I am always very troubled by these types of questions. I’m forced to express my deep, un-examined beliefs, whilst also knowing full well that they are the product of my experiences rather than being any kind of objective account of things (EH)

Thank you to everyone who contributed to this post.


For further reflections on this subject by a friend, please take the time to look at Homebase and Handcream.

20th November 2011 is the 13th Annual Transgender Day of Remembrance. It is a sobering day on which we remember the hundreds of trans people across the world who have been killed because they were transgender. According to statistics summarized in a 2010 report by the Transgender Europe (TGEU) Trans Murder Monitoring Project, every second day a homicide of a trans person is being reported. According to the same group, 116 transgender people were murdered globally in the first nine months of 2011.

Reports of the deaths are often horrifying. Trans people have been raped, stoned, stabbed, shot, strangled, burned to death, because someone somewhere did not like their gender identity or presentation. More often than not, someone they knew, even a family member.

Many of these people’s murderers are never caught. Sadly, in a lot of cases, not a great deal of effort seems to go into finding the perpetrator, or charging them appropriately. If they are caught, some are proud of their actions, others claim that they have restored family honour, and more again claim a “trans panic” defence. In this, a defendant claims that when discovering that someone was transgender, he or she acted in a state of violent temporary insanity because of a little-known psychiatric condition called “Trans Panic”. Give me a break. Fortunately, this defence is rarely upheld in court, but the fact that it even exists as a defence in the first place sickens me to the core.

You want to know how many trans people have been reported as murdered since 1998 (when records were started by concerned organisations)? Please spare a couple of minutes to look at this list: Remembering Our Dead 1998-2011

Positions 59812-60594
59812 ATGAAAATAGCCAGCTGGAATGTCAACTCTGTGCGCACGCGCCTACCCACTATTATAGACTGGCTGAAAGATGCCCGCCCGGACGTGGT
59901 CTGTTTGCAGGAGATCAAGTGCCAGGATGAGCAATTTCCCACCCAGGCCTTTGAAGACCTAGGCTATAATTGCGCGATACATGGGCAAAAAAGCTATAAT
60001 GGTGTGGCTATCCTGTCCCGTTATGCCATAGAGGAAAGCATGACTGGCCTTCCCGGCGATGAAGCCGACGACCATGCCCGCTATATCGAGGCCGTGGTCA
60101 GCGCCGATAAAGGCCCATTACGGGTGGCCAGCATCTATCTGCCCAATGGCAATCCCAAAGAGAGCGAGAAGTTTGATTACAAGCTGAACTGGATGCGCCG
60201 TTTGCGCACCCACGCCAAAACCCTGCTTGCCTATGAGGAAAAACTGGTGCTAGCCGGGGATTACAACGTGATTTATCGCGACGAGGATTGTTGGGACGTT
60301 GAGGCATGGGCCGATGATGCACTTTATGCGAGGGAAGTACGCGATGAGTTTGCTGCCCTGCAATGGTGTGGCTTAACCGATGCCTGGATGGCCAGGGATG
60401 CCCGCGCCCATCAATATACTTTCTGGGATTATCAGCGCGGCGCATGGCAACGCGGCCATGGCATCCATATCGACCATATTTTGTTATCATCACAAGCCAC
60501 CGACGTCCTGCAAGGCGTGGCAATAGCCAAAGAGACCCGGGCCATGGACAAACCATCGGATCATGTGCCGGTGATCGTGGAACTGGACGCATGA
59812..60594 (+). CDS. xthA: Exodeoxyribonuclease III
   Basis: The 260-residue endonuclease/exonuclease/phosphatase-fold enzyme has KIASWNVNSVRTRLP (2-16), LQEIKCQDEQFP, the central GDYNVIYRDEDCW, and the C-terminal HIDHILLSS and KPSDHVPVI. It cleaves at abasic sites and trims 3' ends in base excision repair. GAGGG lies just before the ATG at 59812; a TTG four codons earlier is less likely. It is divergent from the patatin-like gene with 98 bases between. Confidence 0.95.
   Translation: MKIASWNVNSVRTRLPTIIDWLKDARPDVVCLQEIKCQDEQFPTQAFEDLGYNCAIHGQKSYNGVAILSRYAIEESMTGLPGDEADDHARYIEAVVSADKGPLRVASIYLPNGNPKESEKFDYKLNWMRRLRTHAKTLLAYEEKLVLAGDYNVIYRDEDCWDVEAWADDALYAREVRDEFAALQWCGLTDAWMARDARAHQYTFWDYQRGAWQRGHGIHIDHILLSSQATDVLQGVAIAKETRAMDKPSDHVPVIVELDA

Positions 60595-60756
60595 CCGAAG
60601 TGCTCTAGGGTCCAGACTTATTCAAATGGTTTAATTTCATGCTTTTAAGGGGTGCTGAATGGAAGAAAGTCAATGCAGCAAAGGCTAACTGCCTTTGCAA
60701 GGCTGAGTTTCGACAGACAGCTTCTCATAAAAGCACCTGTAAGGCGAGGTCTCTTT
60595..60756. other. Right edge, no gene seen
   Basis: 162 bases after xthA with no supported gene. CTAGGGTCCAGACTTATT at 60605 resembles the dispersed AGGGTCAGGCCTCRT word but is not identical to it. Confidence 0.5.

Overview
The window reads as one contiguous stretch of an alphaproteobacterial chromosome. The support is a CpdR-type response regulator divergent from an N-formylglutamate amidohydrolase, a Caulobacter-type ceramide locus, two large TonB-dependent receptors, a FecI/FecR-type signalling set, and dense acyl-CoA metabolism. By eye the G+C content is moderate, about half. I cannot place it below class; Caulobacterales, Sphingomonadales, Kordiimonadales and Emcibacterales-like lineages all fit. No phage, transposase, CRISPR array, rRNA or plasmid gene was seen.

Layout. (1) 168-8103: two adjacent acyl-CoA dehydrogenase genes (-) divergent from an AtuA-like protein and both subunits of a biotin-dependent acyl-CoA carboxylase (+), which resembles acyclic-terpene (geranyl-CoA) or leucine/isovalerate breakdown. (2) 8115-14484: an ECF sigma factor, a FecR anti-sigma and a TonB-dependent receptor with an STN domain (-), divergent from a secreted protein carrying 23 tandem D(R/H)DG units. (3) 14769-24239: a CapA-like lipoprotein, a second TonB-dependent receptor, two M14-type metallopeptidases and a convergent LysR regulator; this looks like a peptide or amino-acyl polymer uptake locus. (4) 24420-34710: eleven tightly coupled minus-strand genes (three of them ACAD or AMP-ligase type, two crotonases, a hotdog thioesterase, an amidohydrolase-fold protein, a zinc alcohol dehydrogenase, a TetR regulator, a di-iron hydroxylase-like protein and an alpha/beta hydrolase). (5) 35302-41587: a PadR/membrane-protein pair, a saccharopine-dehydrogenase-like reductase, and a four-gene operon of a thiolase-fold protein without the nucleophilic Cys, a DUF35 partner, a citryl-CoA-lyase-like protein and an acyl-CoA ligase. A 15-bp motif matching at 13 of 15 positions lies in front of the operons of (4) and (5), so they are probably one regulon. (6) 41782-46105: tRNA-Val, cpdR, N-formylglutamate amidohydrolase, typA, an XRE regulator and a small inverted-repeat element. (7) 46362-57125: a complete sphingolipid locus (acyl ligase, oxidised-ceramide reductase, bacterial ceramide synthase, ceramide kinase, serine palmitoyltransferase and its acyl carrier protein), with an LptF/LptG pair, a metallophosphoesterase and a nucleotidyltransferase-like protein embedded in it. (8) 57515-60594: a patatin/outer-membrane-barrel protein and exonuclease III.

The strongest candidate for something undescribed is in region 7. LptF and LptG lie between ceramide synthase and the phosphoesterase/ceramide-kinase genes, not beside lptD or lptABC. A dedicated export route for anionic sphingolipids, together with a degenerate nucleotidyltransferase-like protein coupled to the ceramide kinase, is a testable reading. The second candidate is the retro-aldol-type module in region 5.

Now bear in mind that these are only the murders that have been reported. And that it doesn’t include suicides. Thousands of trans people globally have committed suicide over a similar timescale. Because of fear, harassment and lack of understanding from their families, friends and those they come across day-to-day. Because of rejection, sexual abuse, violence and being made to feel that they are perverted, freakish and crazy.

We need to see an end to the objectification and villification of trans people. We need to see an end to the idea that being transgender is just about your genitalia. We need to see an end to the idea that somehow some trans people deserve to be killed, for crossing whatever social or religious line someone thinks they shouldn’t have. We need to see a radical change in police attitudes towards the deaths that are going on, and the seriousness with which reports of harassment, abuse and threats are treated.

More to the point, people need to realise that it’s not just the murders that are the problem. It’s the trans people who are afraid to leave their homes because of threats of violence. It’s those who lose out on work when people realise they are trans. It’s those who are beaten because they don’t fit in with society’s rules of what it’s ok to look like. It’s people who are rejected by their families for being honest about themselves. The ones who have names shouted at them by people who think that’s ok, because they’re not, somehow, “proper people”.

People like me are being victimised, abused, murdered and left believing that the only way out is suicide, every day. We are just people, like anyone else. The senselessness of these crimes is that a lot of people actually think they’re justified.

For more information about the Transgender Day of Remembrance, please take a look at the TDOR website.

Much is made of the idea of a trans person “passing”. I’m not crazy about that term, as it implies that trans people are pretending to be whatever they say they are, and that only the really clever or lucky ones succeed in ‘fooling’ people into believing they are a particular gender. At the same time, I acknowledge that ‘passing’ is used a lot to describe the situation where you are read as the gender by which you identify, not that which was assigned to you at birth.